Both reveal the nature of God’s love. Both describe the extraordinary, counter-intuitive lengths to which true love will go in pursuit of the beloved. Both very different in the way this message is delivered.
The first, the famous “love chapter,” has endured as one of the most known passages of the bible. Most weddings I’ve attended use it as part of the celebration, either read aloud by someone or at least printed in the program. There is poetry – meaning a ‘special intensity of feeling’ – in this group of verses. Part of this comes from the arresting imagery. A loveless, tongues-speaker pictured as a “clanging cymbal.” The power to literally “move mountains” through faith recognized as “nothing” when compared with the power to love.
Perhaps, part of the long-abiding nature of this passage is its sheer density. It is not a lengthy treatise on love. It is a chapter on love – and a short chapter at that. In most of the New Testament epistles, one is hard-pressed to find such a focussed and essential group of verses on a singular theme.
The second scripture passage, the parable of the “prodigal” or “lost” son has also endured. In fact, it may be the most “famous” of Jesus’ parables, inside and outside the Church. As with most of Jesus’ parables, it is simply told. He does not elaborate on the meaning (at least not in the biblical document as it stands). Jesus just tells the story.
And, this one is full of connection points with the human experience. Each one of us desires success. At some point, we each feel compelled to strike out on our own, becoming separate from the ones who brought us into the world, attempting to find our own fortune. We also each experience failure, which is often accompanied by that feeling of the need for forgiveness. But there is one thing this story illustrates that many of us have no experience with, whatsoever. That is, unconditional forgiveness from the one whom we’ve offended.
These twenty verses in Luke’s gospel are similar in length and theme to the Corinthian love poem. However, there is a fundamental difference between them that makes one a better communicator of godly love than the other. That difference? One passage is abstract. The other is concrete.
It turns out, that when it comes to communication, “concrete” is not the impenetrable barrier it is in the world of construction. On the contrary, it is like an open door. In the realm of communication, “concrete” refers to a noun that embodies a particular quality, instead of referring to the quality itself. The quality itself is considered “abstract.”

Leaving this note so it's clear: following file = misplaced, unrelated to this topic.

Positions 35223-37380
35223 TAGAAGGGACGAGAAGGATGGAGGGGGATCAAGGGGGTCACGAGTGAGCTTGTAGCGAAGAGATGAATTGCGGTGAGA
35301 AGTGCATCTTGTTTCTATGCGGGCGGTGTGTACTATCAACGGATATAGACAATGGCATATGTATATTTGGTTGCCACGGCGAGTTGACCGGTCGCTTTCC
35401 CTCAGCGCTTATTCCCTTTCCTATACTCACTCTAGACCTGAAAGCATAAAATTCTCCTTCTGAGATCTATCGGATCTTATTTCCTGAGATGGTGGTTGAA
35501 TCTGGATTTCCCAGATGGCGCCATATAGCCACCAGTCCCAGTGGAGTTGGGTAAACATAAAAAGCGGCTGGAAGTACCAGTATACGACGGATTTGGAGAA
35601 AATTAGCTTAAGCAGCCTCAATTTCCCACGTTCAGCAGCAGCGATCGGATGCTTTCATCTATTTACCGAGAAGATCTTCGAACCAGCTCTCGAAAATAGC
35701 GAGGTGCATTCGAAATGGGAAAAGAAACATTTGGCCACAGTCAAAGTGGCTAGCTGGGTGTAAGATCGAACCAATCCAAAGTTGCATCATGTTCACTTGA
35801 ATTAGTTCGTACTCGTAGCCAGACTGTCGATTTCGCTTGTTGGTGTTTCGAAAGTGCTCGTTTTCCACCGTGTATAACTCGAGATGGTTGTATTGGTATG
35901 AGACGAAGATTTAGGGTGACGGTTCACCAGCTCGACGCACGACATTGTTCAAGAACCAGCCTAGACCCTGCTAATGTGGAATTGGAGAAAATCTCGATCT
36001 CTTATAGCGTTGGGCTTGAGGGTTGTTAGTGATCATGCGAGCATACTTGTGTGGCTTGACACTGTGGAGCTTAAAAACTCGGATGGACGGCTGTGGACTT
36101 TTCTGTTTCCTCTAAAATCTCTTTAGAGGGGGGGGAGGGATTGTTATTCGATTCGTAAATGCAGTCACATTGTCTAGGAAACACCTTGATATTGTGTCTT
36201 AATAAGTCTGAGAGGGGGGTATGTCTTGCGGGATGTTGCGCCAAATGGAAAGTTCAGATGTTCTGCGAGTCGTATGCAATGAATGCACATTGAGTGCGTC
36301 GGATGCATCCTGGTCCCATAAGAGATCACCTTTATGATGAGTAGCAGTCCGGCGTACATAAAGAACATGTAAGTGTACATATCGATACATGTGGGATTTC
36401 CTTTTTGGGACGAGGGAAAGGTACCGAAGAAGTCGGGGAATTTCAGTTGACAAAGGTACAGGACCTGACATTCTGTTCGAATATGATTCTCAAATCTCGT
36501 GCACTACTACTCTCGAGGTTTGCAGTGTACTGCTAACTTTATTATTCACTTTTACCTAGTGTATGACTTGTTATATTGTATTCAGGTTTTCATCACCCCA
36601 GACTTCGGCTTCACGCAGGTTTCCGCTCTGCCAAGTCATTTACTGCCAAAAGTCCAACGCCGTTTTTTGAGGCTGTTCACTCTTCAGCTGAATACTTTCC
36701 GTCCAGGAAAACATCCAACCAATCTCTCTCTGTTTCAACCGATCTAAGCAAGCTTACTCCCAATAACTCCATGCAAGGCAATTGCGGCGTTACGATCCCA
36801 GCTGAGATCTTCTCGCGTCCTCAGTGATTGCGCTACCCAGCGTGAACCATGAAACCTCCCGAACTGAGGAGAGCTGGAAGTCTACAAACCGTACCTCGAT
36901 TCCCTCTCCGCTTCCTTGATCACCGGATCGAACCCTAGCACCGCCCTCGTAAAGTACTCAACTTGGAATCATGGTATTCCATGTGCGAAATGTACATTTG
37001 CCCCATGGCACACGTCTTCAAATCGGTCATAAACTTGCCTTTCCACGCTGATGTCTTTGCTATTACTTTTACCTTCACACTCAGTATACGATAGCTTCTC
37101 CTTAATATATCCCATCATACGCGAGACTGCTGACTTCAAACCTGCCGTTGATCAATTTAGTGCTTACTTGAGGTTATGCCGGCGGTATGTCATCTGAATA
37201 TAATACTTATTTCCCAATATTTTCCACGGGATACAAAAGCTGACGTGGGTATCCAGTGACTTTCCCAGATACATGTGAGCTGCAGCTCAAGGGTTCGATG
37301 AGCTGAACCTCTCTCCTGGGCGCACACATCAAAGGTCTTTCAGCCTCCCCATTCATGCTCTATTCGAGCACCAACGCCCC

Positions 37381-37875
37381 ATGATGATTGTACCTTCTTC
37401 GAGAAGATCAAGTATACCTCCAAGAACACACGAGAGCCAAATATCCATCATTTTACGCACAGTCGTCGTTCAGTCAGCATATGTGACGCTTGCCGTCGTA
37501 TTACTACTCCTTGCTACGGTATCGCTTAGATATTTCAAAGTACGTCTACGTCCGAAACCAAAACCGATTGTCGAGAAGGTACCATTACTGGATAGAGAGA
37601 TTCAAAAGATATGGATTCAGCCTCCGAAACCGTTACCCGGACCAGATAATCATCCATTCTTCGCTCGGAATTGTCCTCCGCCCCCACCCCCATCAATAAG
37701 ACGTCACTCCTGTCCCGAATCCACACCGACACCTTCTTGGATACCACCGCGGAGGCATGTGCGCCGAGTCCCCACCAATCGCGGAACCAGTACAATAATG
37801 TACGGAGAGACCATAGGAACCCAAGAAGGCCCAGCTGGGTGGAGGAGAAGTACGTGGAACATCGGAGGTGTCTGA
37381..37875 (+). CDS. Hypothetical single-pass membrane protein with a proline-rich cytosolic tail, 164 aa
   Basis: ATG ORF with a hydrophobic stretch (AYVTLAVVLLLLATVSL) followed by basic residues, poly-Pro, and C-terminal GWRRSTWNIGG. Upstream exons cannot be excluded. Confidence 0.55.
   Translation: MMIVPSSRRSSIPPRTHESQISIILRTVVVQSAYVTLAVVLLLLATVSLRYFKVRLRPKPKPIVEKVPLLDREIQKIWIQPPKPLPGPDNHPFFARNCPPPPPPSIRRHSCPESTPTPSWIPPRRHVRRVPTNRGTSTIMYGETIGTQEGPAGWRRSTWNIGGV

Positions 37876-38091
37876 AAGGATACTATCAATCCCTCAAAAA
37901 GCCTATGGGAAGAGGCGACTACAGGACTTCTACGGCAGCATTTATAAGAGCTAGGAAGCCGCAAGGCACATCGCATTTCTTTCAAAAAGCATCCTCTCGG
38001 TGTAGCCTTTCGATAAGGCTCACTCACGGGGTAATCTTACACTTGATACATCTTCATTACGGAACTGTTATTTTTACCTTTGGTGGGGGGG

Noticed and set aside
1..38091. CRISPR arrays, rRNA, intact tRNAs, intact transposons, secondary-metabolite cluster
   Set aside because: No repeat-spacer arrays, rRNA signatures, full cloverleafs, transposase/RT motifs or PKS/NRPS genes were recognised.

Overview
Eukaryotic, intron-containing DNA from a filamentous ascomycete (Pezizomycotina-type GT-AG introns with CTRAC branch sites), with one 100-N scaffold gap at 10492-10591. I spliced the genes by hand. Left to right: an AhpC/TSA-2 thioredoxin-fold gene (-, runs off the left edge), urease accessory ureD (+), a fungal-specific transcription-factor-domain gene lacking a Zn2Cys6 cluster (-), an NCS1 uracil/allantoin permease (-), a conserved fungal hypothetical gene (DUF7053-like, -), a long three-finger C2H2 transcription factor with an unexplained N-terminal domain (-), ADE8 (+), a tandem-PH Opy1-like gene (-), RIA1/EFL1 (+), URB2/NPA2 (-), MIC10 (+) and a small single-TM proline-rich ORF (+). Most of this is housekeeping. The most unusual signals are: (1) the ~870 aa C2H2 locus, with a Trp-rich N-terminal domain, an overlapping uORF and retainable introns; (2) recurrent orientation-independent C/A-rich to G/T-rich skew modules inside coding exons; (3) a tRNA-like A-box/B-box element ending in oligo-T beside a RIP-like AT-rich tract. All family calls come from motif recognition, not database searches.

To put it another way, the quality or idea of “love,” by itself, is abstract. On the other hand, an actual example of one who loves – such as we find in the character of the prodigal’s father – is concrete. Through the concrete actions of the lover, we learn infinitely more about love than we do through love’s definition. We can discuss what love is using abstract terms, even poetic ones. Love is patient. Love is kind, etc. This is truth. It is powerful truth, if one can get at it. Not all of us have the patience (or, frankly, the intellect) to get at it.
The other approach – the one taken by Jesus time and time again – is to embody the abstract using story. In the story at hand, Jesus chose not to philosophize about love’s nature, but to illustrate it. Love is not merely discussed or described, it is embodied in character and plot. Love is not rationalized and quantified in any sort of scientific way, by Jesus. And yet, the hearer of the story Jesus tells comes away having deeply internalized the reality of love, even as it cannot be articulated in rational terms or measured with accepted standards.
What we’re arguing here is simple. Story is a better method for communicating truth. Story is better than philosophical argument. Story is better than an abstract treatise. Story is, we could argue, even better than the poetic approach. By “better,” I mean that story provides easier access to the wisdom of God as it successfully provides flesh and bone to ideas that are otherwise wispy ghosts, flitting in and out of our field of vision and range of grasp. Story has the power to still those ghosts before us, allowing us the chance to observe the idea in action.
Now, we should probably stop for a moment. I realize that it is very possible you consider the abstract point of this post a little hard to grasp. Allow me, if you will, to try explaining it another way:
Once upon a time, in a land, far, far away, there once was…
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